Can the Topic be a Serious Discussion?

What really matters in evaluating a wine for the general public is: is it faulted? is it balanced? is it made for cellaring? will it pair well with foods? etc. A few other general measures: is it fruity/savory? is it acidic? is it sweet? is it drying in the mouth? So, why don’t critics talk about these characteristics more generally, instead of sharing a score with a flowery completely worthless description attached? It won’t sell Wine Enthusiast ™ magazines! Personally, I am so tired of pro critics scores and notes! So, spend what you can afford, drink what you like and enjoy the wine with your favorite foods! Here is to hoping the media does not trap you with all this nonsense!

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Filed under Wine Critics, Wine Education, Wine Industry, Wine Marketing, Wine Tasting

Millennials & Gen Z are Changing the Wine Industry

Courtesy of Wine Access

My wife and I enjoyed our first wine trip since COVID recently. We spent a week traveling through the Central Coast AVA in California, focusing on the newer wineries with higher professional critic scores. Having completed a large sampling, I found some interesting trends.

Demand for Boomer Wine Profiles is Diminishing

I asked a couple common questions of each tasting room manager:

  • Are you noticing changing wine preferences recently?
  • What wines are younger customers preferring and why?

Surprisingly, the answers were fairly consistent. By the end of the trip, a wine strategy seemed to be emerging. The typical Baby Boomer generation red wine style was not as popular as in the past… fruity, easy drinking (low-med acid/low tannin), lots of toasted oak and 15% alcohol. What I have come to call the “Caymus Profile”. In response to changing demand, a new profile seemed to be emerging…

Wineries are Changing Wine to Match Younger Palates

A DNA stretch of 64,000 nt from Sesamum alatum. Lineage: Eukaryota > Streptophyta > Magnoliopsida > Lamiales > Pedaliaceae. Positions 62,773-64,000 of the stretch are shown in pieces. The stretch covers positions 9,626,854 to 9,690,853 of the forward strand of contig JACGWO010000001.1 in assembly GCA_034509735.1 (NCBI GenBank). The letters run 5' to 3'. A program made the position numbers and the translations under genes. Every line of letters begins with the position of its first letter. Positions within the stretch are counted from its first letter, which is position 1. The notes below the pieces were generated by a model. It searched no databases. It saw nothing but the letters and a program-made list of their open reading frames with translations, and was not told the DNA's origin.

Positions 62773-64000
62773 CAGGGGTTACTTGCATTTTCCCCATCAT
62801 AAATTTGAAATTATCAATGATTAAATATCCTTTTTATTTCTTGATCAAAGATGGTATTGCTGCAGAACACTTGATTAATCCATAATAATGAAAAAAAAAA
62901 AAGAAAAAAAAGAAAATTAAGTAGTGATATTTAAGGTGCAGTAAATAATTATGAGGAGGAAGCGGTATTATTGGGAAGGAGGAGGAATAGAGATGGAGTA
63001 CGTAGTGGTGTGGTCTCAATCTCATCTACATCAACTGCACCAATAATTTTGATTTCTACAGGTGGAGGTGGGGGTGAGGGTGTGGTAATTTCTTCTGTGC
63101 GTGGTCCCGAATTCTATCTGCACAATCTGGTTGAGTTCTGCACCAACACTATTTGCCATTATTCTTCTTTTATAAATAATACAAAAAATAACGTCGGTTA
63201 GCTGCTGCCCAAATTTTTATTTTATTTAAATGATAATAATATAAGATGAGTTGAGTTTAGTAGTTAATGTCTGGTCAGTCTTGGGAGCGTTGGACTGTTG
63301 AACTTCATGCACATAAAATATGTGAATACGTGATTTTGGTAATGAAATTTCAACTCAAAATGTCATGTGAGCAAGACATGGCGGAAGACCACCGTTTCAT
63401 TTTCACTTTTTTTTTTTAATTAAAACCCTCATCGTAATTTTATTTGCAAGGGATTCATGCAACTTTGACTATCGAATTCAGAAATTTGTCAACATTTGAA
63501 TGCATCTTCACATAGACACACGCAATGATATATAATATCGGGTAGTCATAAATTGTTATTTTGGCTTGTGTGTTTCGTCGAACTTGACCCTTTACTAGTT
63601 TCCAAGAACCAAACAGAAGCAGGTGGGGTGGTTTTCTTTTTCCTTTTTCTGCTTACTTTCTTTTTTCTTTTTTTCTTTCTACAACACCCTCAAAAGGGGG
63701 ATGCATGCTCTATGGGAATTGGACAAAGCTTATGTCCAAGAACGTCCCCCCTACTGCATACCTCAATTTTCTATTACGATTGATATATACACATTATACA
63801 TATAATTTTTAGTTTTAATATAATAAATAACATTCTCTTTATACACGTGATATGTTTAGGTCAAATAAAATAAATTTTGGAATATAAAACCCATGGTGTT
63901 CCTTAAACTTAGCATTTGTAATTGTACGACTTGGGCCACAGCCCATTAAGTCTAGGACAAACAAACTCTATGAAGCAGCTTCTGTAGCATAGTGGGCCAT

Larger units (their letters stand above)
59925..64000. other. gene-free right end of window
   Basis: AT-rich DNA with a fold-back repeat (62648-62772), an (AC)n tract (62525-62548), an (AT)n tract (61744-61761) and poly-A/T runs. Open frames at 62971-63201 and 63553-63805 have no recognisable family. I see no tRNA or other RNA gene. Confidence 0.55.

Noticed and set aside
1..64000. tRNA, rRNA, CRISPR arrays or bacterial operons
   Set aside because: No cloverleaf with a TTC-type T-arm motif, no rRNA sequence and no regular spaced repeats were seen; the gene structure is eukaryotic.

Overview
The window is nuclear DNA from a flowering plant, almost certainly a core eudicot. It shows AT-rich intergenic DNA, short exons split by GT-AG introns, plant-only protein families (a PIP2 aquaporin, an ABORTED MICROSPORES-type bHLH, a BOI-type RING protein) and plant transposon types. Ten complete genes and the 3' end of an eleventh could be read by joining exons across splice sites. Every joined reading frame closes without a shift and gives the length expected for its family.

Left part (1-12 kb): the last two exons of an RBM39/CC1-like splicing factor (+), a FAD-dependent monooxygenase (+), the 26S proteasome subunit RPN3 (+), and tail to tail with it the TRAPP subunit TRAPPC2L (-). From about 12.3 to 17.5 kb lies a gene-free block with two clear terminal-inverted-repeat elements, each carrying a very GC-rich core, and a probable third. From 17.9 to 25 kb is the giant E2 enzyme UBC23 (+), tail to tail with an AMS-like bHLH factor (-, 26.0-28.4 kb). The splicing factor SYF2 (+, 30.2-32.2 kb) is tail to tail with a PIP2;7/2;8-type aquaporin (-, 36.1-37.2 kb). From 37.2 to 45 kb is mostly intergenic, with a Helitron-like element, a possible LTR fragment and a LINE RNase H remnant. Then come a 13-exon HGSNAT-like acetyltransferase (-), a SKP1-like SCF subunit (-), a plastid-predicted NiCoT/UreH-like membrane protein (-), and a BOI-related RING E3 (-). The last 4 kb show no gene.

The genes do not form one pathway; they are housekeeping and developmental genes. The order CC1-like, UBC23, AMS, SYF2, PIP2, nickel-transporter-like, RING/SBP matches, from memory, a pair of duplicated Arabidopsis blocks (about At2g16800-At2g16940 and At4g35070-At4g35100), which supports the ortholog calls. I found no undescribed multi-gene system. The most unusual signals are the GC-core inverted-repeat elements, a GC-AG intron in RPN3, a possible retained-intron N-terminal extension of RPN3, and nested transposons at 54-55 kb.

Most wineries were developing a two tier offering based on generational preferences:

  • Regular Release wines for Millennials and Gen Z at a lower price point and Reserve Release wines for Boomers at a higher price point. The younger generations were looking for Rose and Sparkling options.
  • The more raucous younger customers were visiting tasting rooms on the weekends and the older customers were staying away at those times and visiting during the week.
  • Wines for Millennials and Gen Z were focusing on a new profile: 13-14% alcohol, high acid, low tannin and no oak. I have never seen so many red wines fermented and aged in concrete as on this trip… or so much neutral oak.
  • The old Boomer wine profile (defined above), was being saved for the older guests, more able to spend on the pricier option.

The younger wine profile worked for me, but would not be appropriate for bottle aging more than five years. The tasting managers laughed at me when I asked about wines for cellaring. Hard to argue, as the numbers are clear: 92-95% of all wine purchased is consumed in less than 48 hours. Any wine where the tannin level went up and seemed more ageable… I found myself wishing for oak.

Boomer Style Wines are not Going Away… Yet

We stopped in at a few of the older profile wineries: Justin, Herman Story, Beckmen. A full line-up of the wines I am used to. The Boomer profile has not been my preference, so the last 10 years my red wine purchases from Italy and France have increased. More along the lines of: high acid, med+ tannin, 25-50% new French or Hungarian oak and 13-14% alcohol. This matches my palate better. Oak barrels are expensive and are usually rotated through a max of three vintages and then discarded, while concrete containers can be re-used virtually forever. Red wines aged in concrete will change the cost calculation for wine substantially.

The Future of U.S. Wine

As Boomer generation wine consumption continues to fall, Millennials and Gen Z palates will drive the industry. Younger generations tend to drink more wine without food, than with… so, the wine industry will come under increasing pressure to compete with hard seltzers, ciders and cocktail beverage options. You would think this trend would be driving per bottle pricing down… but the data shows that Gen Z (especially) is much more adventurous in their wine consumption and is actually spending more per bottle than the current average. These are interesting times for the wine industry and some wineries are responding to these new trends – as growth in wine consumption slows in the U.S. Let me know if any of you are noticing these same trends. Happy Holidays!

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Filed under Paso Robles, Santa Barbara County, U.S. Wines by Region, Wine Education, Wine Industry, Wine Tasting